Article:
Better to Wait Than Play Through Nate
October 9, 2017 | Atlanta, Ga.
By Stuart Hall
Bill McCarthy and Kyle Marshall were made aware of Hurricane Nate on Oct. 4, the day before the official practice rounds for the 37th U.S. Mid-Amateur Championship were to begin at Capital City Club’s Crabapple Course and stroke play co-host Atlanta National Golf Club.
“As soon as our meteorologist [Ben Woods] got on site Wednesday morning and fired up [his computer],” said McCarthy, director of the U.S. Mid-Am Championship, of his introduction to Nate, which was a hurricane that was spinning through the Gulf of Mexico and whose presence at this championship would likely be felt over the weekend.
As Saturday’s first round of stroke play unfolded, clarity was gained about Sunday’s weather forecast. The prevailing model was for Hurricane Nate to bring up to 4 inches of rain and wind gusts close to 40 miles per hour.
“We always wait as long as possible before making any type of decision regarding play,” McCarthy said.
In addition to the safety of 264 golfers competing at Capital City Club and neighboring Atlanta National Golf Club, along with hundreds of volunteers, there were a number of other logistical factors to consider.
“Just trying to come up with a plan as far as removing things that could be damaged – banners, tee signs, directional signs, coolers, trash cans, tents – and then the bigger plan of how to get them back out for play to start on time,” said Kyle Marshall, Capital City Club’s director of golf courses and grounds.
After discussions between Woods, USGA officials and grounds crews, a decision to postpone play for Sunday was made early Saturday evening.
“Once we had everything in place, you pretty much ride it out,” Marshall said.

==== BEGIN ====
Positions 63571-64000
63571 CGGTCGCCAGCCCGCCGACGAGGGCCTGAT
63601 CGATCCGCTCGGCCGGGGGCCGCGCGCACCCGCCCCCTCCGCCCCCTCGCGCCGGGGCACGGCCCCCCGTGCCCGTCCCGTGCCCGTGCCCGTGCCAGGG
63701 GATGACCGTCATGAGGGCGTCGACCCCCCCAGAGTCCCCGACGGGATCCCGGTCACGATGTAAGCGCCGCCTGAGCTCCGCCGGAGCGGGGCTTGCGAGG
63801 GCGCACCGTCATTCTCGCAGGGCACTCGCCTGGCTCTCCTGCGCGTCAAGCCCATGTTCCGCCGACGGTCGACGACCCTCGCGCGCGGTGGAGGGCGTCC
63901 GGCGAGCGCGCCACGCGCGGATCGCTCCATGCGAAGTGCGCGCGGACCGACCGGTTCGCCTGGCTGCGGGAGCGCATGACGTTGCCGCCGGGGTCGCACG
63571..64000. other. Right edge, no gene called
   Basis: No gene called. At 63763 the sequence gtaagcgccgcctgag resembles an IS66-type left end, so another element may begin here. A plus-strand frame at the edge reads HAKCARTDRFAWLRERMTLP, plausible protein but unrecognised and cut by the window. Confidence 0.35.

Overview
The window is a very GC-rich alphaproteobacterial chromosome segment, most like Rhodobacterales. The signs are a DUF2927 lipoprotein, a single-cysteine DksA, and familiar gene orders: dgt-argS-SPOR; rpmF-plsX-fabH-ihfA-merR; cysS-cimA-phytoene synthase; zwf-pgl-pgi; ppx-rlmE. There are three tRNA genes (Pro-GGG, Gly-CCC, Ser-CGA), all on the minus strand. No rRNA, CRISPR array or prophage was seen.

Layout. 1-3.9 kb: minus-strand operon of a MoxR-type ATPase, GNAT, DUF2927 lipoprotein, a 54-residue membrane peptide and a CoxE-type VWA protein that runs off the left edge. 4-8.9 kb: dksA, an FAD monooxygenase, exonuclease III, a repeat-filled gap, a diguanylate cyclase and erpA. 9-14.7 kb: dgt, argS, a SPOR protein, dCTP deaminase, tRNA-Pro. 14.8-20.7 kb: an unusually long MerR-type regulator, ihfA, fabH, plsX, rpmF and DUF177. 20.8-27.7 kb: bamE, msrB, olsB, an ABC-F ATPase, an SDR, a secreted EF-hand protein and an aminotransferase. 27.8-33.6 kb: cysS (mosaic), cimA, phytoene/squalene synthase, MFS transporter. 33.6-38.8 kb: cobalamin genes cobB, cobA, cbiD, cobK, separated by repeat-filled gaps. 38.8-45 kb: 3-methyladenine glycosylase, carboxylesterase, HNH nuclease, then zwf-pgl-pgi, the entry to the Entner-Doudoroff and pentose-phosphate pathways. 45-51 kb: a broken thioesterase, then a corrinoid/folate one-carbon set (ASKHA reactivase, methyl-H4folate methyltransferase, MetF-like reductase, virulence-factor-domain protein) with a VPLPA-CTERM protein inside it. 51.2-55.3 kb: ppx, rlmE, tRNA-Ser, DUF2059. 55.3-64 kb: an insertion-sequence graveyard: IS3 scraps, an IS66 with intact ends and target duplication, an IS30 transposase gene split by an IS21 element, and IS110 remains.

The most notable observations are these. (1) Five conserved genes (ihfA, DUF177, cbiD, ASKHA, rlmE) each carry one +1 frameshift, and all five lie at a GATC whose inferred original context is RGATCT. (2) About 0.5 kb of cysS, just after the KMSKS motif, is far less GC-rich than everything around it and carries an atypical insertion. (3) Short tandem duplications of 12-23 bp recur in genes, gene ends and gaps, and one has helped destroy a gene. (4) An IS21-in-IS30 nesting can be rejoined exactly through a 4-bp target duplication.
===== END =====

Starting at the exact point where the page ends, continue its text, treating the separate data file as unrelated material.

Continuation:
Nate, which had become a tropical depression by Sunday morning, turned out to be not as bad as anticipated. Rainfall on the course was estimated at 2 inches, and top wind gusts were 38 mph at Fulton County Airport. Locally, they were measured between 25 and 35 mph.
“From an operational standpoint, we were fortunate because the forecasts were severe,” McCarthy said. “And even [Sunday] morning with a high chance of thunderstorms and heavy rain, we anticipated a lot of debris.”
The host courses held their own against Nate’s best shot.
“Bunkers held up excellent, there were a couple of finger washes around the course, no real debris, just some leaves and pine straw and things that were easy to clean up,” said Marshall, whose Capital City grounds staff monitored and maintained the course as the various bands of weather rolled through on Sunday. Crews were also out at 4 a.m. Monday to prepare the courses for the second round of stroke play. They cut greens, restored signage and returned tents to their proper locations.
McCarthy said that after the fact, there is always the inevitable “what if?” question.
“The frustrating side when you roll back the clock, you think ‘Aw, man, we could have played a little golf yesterday morning,’” he admits. “But in the interest of player safety [we decided against it]. A big key to this was the volunteers. That all of the volunteers from the Crabapple [Course at Capital City Club] live down in Brookhaven [near downtown Atlanta] and that’s a 45-minute ride.”
Had the forecast called for the heavy rains and winds to arrive at noon on Sunday, McCarthy said play could not have continued at that point. Time needed to be allotted for allowing the volunteers to return home and for staff at both stroke-play venues to take the necessary precautions. That, McCarthy said, would likely have pushed the available playing time window back to 9:30 or 10 a.m.
“In a perfect world, we would have been able to get some of the groups off [Sunday],” said McCarthy, “but then if we would have had lightning or heavy rains, we thought why put the players through that? Ultimately, the decision was made to postpone to [Monday] when he have more typical thunderstorm weather that we can monitor and handle. There were plusses and minuses.”
The second round started as scheduled on Monday, making Nate a distant memory.
Stuart Hall is a North Carolina-based freelance writer whose work frequently appears on USGA websites